• I subscribe to a few newsletters from bloggers who have “subscriber freebies”, mostly homeschool materials. But I don’t generally read the email except to find the password to the subscriber page. I generally dislike getting extra email and prefer to read content from blogs I can subscribe to in Feedly.
      • Giveaways (there should be some sort of perk for the reader)

5. What don’t you like about newsletters? Check all that apply.

    • Too frequent: 20
    • Too long: 15
    • Too repetitive (sharing information already seen on blog or other media): 17
    • Not enough information: 3
    • Other (Please specify): 8
      • dull colors; find some other color than gray for your background
      • I don’t want to read a blogpost – I’d rather have the feeling of being an “insider” into their real life.
      • Repeated items for sale. I don’t mind sales, but I don’t like to keep getting it in my inbox over and over. That’s annoying. Perhaps just a reminder that it is there if you want it, but not being pushy about it.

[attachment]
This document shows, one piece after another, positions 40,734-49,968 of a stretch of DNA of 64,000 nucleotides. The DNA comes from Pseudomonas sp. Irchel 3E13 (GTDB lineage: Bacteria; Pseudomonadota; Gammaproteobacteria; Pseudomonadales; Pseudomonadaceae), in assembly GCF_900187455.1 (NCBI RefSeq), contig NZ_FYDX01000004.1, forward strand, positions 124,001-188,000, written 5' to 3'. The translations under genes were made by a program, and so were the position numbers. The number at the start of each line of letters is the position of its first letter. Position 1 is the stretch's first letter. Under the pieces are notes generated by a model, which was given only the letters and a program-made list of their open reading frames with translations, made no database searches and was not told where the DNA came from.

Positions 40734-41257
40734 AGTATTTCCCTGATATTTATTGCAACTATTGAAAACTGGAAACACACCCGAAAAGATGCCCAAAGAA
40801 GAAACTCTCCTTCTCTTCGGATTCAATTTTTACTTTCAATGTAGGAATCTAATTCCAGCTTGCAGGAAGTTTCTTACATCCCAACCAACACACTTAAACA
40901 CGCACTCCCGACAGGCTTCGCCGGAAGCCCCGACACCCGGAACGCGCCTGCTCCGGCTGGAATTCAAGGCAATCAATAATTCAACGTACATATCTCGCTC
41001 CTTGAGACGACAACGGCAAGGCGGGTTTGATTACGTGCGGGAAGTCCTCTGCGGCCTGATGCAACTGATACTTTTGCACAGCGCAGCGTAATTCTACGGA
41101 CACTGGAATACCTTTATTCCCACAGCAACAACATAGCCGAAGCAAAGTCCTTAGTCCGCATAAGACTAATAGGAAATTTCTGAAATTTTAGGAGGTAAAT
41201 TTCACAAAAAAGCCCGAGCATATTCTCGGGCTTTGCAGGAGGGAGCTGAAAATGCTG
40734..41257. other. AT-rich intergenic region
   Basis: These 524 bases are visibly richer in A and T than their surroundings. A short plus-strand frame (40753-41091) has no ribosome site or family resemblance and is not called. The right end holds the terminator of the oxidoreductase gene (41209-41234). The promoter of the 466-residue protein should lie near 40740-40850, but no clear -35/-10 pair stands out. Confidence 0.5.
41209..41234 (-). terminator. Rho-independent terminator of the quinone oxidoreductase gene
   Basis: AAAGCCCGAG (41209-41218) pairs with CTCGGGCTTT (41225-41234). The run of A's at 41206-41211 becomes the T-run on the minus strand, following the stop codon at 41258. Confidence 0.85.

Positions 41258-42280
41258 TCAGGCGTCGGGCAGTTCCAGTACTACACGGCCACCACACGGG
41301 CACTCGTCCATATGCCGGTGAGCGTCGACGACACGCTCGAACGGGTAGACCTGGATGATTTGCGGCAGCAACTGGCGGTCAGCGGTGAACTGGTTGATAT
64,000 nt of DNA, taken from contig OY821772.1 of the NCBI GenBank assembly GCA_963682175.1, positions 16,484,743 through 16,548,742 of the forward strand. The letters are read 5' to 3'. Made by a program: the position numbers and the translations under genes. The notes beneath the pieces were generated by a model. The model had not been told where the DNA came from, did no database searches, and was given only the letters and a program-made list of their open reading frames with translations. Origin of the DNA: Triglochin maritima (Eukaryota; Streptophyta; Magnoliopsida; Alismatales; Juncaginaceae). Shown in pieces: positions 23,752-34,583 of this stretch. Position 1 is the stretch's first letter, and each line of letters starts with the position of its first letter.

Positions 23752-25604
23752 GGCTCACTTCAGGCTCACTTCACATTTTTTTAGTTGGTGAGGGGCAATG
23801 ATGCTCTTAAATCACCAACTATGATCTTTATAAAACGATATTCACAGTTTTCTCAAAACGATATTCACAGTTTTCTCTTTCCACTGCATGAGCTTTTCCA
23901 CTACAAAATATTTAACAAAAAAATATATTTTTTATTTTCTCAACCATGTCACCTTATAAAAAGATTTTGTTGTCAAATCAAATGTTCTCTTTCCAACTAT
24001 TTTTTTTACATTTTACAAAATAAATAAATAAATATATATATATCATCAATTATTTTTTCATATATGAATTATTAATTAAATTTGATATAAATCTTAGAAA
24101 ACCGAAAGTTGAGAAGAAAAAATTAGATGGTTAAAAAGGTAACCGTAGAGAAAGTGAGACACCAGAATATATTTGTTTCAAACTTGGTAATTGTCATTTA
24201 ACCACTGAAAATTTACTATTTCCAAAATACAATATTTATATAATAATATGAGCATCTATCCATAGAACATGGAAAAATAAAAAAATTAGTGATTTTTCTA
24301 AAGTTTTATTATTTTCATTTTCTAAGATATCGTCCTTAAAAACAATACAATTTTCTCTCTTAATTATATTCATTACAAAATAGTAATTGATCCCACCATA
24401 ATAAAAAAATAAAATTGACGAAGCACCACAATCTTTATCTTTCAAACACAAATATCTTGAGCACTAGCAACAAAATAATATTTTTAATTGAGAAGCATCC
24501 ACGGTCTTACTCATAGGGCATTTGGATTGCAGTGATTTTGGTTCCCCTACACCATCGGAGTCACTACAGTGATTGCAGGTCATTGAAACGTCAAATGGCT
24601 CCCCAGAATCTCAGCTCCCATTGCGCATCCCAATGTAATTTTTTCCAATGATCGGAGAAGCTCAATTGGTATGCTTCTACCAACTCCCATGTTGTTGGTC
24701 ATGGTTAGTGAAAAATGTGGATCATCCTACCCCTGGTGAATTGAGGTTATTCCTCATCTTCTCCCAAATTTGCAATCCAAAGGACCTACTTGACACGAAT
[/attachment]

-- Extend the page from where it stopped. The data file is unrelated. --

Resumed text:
• Always trying to say me something (perhaps “sell” was meant?)
      • I find them presumptuous.
      • When they are interesting I want to share them, it’s more difficult than sharing a blog post
      • I don’t like a cluttered inbox. I prefer to control what I read.
      • Too much bragging in general

6. Have you ever bought an author or blogger’s product directly from their newsletter or as a result of their newsletter?

    • Frequently: 1
    • Occasionally: 16
    • Never: 14

7: What is your preferred way to hear from a blogger or author? Check all that apply.

    • Newsletter: 11
    • Blog: 24
    • Facebook: 11
    • Twitter: 4
    • Instagram: 5
    • Other (please specify): 2
      • I use all of the above 🙂
      • their website

8. How do you feel about a writer’s offer of free downloads, booklets, printables, prayer guides, etc., on their blog or newsletter?

    • Great! I download lots: 4
    • It depends on what it is. I download occasionally: 20
    • Not interested: 5
    • Other (please specify): 2
      • I like downloads as do others. But the danger for you is that people like free things and just because they take your free things, doesn’t mean they will take your paid for stuff. And if you give too much free too often, then there isn’t a reason to for me to buy your book.